Invisible Cities

March 18, 2007

Italo Calvino’s Invisible Cities is almost impossible to truly classify. It consists of 55 different descriptions of amazingly fictive cities interspersed with dialogue between the traveler Marco Polo and the wearied ruler Kublai Khan. These 55 sections are divided into various categories such as: Continuous Cities, Cities and Memory, or Hidden Cities. Each description is more fantastic than the last and over time the pieces accumulate into an atlas of the imagined and the possible. Cities are organized around ideas and attitudes. Each city in the book is a mapping of the imagination of “what if” that explores the concept of a city organized around a simple concept taken to a unifying conclusion. The descriptions of the cities illustrate the duel of ideas and attitudes going on between Polo and Khan in the work.

For the purpose of this annotation I will focus on Cities and the Sky 2. In keeping with the tone and feeling of Invisible Cities, I closed my eyes, flipped through the pages while holding out my finger, and selected a city at random. The city I chose wasn’t very interesting and didn’t provide much food for thought beyond the exoticism of the description. It didn’t fit with my mood.

“The slender stilts that rise from the ground at a great distance from one another and are lost above the clouds supports the city. You climb them with ladders. On the ground the inhabitants rarely show themselves: having everything they need up there, they prefer not to come down.” (77)

I repeated the process again and on the second try came up with the desired section Cities and the Sky 2. In this section Polo describes a city called Beersheba that exists on two planes. The celestial Beersheba is suspended from the heavens and the terrestrial Beersheba is modeled after the celestial. The celestial Beersheba is inhabited by all the most elevated attributes. Polo’s character describes the inhabitants of the city’s desire for the ideal.

“…that if the terrestrial Beersheba will take the celestial one as its model the two cities will become one. The image propagated by tradition is that of a city of pure gold, with silver locks and diamond gates, a jewel city, all inset and inlaid, as a maximum of laborious study might produce when applied to materials of the maximum worth.” (111)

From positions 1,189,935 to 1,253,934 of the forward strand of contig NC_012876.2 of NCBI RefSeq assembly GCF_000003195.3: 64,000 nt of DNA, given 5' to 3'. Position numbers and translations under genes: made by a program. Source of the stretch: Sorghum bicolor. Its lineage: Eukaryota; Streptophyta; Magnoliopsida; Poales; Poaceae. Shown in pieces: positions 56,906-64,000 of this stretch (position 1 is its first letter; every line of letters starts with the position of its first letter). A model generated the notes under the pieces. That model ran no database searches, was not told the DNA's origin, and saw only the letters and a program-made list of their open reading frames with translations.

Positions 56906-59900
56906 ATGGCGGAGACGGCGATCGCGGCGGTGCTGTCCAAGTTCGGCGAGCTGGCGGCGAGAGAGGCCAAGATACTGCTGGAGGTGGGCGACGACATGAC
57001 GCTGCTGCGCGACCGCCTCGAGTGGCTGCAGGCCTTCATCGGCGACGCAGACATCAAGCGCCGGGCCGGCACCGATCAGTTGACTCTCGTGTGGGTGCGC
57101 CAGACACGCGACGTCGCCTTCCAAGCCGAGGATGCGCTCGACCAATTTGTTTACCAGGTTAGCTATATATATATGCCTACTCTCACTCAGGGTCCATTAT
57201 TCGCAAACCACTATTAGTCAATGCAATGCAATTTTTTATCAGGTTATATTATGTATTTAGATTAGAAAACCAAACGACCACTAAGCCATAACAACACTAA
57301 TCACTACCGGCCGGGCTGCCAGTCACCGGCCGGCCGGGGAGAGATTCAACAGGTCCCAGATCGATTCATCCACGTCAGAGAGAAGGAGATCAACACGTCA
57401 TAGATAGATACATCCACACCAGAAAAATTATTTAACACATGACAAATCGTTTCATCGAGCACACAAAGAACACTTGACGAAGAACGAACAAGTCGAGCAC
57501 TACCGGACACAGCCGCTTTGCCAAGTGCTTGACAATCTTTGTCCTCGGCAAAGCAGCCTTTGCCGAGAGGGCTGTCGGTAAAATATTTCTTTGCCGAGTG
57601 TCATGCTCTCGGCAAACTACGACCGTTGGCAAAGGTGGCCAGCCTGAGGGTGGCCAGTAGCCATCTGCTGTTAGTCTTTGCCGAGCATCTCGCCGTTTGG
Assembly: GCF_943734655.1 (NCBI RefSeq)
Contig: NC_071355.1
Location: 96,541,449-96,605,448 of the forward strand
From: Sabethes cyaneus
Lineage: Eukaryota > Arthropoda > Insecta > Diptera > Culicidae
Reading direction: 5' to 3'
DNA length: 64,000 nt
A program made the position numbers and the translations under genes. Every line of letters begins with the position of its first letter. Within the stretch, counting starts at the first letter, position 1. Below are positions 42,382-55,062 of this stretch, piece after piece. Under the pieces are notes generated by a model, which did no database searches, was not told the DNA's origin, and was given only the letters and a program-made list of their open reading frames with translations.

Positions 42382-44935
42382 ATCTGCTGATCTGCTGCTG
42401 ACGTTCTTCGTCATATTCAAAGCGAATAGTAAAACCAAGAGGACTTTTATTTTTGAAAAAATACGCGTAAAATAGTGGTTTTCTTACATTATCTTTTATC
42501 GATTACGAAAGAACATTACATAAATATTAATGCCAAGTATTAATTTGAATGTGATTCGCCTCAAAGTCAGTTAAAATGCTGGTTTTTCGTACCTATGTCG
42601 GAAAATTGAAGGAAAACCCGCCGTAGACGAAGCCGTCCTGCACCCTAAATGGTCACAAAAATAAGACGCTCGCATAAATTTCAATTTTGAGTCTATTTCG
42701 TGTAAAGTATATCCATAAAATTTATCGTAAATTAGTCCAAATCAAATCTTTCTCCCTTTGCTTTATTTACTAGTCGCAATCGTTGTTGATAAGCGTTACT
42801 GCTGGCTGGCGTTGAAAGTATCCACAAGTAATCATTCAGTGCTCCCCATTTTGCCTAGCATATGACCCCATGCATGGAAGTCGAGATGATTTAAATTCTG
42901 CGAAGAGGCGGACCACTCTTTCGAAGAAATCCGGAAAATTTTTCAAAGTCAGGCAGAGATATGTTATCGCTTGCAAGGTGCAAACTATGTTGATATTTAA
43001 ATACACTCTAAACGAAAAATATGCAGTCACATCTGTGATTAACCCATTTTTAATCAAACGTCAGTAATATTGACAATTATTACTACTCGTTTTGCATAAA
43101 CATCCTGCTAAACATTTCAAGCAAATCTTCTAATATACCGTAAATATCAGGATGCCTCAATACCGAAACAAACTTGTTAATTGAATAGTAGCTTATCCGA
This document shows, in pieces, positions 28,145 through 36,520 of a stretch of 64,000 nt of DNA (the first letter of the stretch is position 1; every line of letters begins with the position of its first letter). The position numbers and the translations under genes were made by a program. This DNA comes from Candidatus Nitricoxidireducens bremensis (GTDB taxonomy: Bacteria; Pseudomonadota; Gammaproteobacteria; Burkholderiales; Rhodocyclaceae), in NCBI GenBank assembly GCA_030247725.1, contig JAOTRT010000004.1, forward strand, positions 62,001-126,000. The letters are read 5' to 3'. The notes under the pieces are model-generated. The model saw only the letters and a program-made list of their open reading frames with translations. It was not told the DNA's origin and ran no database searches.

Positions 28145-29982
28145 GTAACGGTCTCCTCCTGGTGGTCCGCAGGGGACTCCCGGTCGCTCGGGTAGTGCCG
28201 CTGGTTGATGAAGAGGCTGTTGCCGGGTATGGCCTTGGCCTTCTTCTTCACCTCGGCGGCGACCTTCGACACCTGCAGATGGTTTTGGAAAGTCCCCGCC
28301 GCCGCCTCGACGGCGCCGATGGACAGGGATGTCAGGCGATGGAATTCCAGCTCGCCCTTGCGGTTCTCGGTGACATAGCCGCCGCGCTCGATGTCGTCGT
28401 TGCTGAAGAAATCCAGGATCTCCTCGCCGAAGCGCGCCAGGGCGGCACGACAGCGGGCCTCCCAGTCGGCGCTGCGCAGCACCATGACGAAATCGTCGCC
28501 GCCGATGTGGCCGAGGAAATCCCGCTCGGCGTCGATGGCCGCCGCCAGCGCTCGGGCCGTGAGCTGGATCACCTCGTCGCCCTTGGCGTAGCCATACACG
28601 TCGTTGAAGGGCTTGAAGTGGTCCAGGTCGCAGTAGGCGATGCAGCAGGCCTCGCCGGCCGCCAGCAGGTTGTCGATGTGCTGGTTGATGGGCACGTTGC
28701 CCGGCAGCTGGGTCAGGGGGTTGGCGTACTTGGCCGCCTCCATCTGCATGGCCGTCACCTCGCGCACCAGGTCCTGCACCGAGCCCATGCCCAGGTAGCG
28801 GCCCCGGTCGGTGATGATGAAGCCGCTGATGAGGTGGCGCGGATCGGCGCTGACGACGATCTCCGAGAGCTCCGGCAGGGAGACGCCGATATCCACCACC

In the biblical narrative Be’er-Sheba was the site where Abraham and Isaac dug wells and first met God. The name literally means “Wells of Seven”, or oath of the seven wells. The name is meant to commemorate the site of an oath between man and God.

“God is with you in all that you do. Now therefore swear to me by God that you will not deal falsely with me, with my offspring, or with my posterity; but that according to the kindness that I have done to you, you will do to me and to the land in which you have sojourned.” (Genesis 21:22-23)

In addition to the two Beershebas (Celestial and Terrestrial) that the Polo character describes in Invisible Cities, the inhabitants of the terrestrial city believe there is another Beersheba that is subterranean. This Beersheba is an underground Beersheba. It is described as:

“…the receptacle of everything base and unworthy that happens to them, and it is their constant care to erase from the visible Beersheba every tie or resemblance to the lower twin. In the place of roofs they imagine that the underground city has overturned rubbish bins, with cheese rinds, greasy paper, fish scales, dishwater, uneaten spaghetti, old bandages spilling from them.” (111)

This subterranean Beersheba is a projection of everything the inhabitants of the city conceive of as evil while the celestial city encompasses all their hopes and beliefs of the ideal. Polo’s description then goes on to discuss that the inhabitants are mistaken in their beliefs. The true “hellish” place is the world they create with their narrow and rigid views in the everyday world they inhabit. “Hell” isn’t someplace out there beneath the world they live in, but right there in the place they live.

“Intent on piling up carats of perfection, Beersheba takes for virtue what is now a grim mania to fill the empty vessel of itself; the city does not know that its only moments of generous abandon are those when it becomes detached from itself, when it lets go, expands.” (112)

The city is characterized as one who is so rigidly obsessed with the celestial city that it creates the hellish reality in its midst. By being self-righteously obsessed with this narrow view of the ideal and “heavenly” the inhabitants have formed a real “hellish” city in their terrestrial city. Hell isn’t someplace else, but in the way they rigidly define what is “hellish” and “heavenly” for themselves. It is how they live their lives.

“…Beersheba, a city which, only when it shits, is not miserly, calculating, greedy.” (113)

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